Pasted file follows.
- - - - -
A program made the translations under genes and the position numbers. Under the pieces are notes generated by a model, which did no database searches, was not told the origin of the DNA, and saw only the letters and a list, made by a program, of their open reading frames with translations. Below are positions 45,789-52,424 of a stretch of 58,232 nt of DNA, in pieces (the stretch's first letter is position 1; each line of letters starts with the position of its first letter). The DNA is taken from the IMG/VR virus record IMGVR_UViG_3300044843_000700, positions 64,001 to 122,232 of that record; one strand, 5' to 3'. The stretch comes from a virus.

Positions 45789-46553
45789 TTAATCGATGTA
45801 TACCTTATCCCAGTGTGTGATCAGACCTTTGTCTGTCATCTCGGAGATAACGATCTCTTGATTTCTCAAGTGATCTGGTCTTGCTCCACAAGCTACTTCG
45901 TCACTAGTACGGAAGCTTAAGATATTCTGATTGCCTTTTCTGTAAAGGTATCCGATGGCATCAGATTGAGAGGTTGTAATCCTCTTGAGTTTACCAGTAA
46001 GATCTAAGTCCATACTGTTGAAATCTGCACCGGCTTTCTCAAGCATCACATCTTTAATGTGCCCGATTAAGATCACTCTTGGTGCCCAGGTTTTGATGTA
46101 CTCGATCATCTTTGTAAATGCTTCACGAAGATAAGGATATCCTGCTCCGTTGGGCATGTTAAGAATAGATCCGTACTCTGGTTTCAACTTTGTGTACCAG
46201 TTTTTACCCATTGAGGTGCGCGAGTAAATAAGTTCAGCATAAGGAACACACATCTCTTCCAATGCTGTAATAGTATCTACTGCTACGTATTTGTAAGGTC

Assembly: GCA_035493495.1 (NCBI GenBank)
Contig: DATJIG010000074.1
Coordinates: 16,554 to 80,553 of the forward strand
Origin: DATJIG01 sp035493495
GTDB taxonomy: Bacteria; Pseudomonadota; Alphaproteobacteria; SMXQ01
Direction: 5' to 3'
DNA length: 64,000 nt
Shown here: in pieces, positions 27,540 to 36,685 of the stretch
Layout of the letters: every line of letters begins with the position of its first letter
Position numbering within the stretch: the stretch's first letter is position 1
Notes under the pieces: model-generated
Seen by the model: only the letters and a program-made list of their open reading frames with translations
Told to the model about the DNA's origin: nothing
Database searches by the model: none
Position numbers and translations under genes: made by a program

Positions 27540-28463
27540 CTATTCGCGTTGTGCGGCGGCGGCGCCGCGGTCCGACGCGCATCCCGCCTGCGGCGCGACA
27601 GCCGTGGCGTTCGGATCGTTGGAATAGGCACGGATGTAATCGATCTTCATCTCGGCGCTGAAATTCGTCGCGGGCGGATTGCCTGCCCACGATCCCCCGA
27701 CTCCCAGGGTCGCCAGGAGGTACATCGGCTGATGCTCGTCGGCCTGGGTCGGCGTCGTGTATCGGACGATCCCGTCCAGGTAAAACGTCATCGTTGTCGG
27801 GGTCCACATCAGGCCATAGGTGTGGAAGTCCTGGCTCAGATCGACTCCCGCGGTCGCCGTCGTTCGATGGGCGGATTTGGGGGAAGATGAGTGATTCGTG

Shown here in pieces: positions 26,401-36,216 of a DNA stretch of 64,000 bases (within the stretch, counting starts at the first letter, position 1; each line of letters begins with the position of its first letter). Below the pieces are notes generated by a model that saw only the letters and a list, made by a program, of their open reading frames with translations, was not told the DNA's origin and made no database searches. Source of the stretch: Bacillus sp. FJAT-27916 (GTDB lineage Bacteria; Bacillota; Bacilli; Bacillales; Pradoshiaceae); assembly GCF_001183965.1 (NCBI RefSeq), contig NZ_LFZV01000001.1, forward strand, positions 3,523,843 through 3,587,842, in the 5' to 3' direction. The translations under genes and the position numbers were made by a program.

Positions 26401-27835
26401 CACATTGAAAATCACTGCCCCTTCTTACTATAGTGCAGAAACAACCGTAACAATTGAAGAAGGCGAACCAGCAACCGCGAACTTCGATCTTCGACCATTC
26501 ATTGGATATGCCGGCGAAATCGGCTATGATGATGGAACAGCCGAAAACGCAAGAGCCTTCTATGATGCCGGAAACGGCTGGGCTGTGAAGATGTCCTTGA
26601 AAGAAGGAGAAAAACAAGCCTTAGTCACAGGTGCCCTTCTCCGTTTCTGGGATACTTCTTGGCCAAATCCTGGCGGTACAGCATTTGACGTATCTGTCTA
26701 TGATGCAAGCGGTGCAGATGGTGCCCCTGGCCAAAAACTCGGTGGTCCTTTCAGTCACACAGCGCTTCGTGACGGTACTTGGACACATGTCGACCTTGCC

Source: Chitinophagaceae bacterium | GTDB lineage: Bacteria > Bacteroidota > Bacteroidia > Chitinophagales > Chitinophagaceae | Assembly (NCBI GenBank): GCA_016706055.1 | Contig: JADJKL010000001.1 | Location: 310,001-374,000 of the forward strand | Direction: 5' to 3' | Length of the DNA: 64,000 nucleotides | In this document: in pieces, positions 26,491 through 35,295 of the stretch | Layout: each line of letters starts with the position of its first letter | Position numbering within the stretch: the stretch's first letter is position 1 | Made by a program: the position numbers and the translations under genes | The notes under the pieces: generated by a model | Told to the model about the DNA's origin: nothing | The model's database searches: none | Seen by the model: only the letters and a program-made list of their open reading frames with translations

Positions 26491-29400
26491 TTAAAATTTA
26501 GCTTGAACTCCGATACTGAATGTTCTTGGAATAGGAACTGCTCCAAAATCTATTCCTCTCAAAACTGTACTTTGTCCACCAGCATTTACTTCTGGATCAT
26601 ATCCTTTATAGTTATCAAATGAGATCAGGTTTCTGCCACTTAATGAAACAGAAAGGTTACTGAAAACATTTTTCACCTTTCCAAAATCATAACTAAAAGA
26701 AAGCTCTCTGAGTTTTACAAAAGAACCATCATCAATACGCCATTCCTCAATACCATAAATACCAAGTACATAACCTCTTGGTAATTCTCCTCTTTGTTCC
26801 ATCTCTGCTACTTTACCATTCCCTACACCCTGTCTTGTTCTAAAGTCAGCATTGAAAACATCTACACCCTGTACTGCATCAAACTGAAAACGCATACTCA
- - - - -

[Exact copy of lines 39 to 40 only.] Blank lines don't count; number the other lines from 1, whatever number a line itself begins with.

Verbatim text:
26601 ATCCTTTATAGTTATCAAATGAGATCAGGTTTCTGCCACTTAATGAAACAGAAAGGTTACTGAAAACATTTTTCACCTTTCCAAAATCATAACTAAAAGA
26701 AAGCTCTCTGAGTTTTACAAAAGAACCATCATCAATACGCCATTCCTCAATACCATAAATACCAAGTACATAACCTCTTGGTAATTCTCCTCTTTGTTCC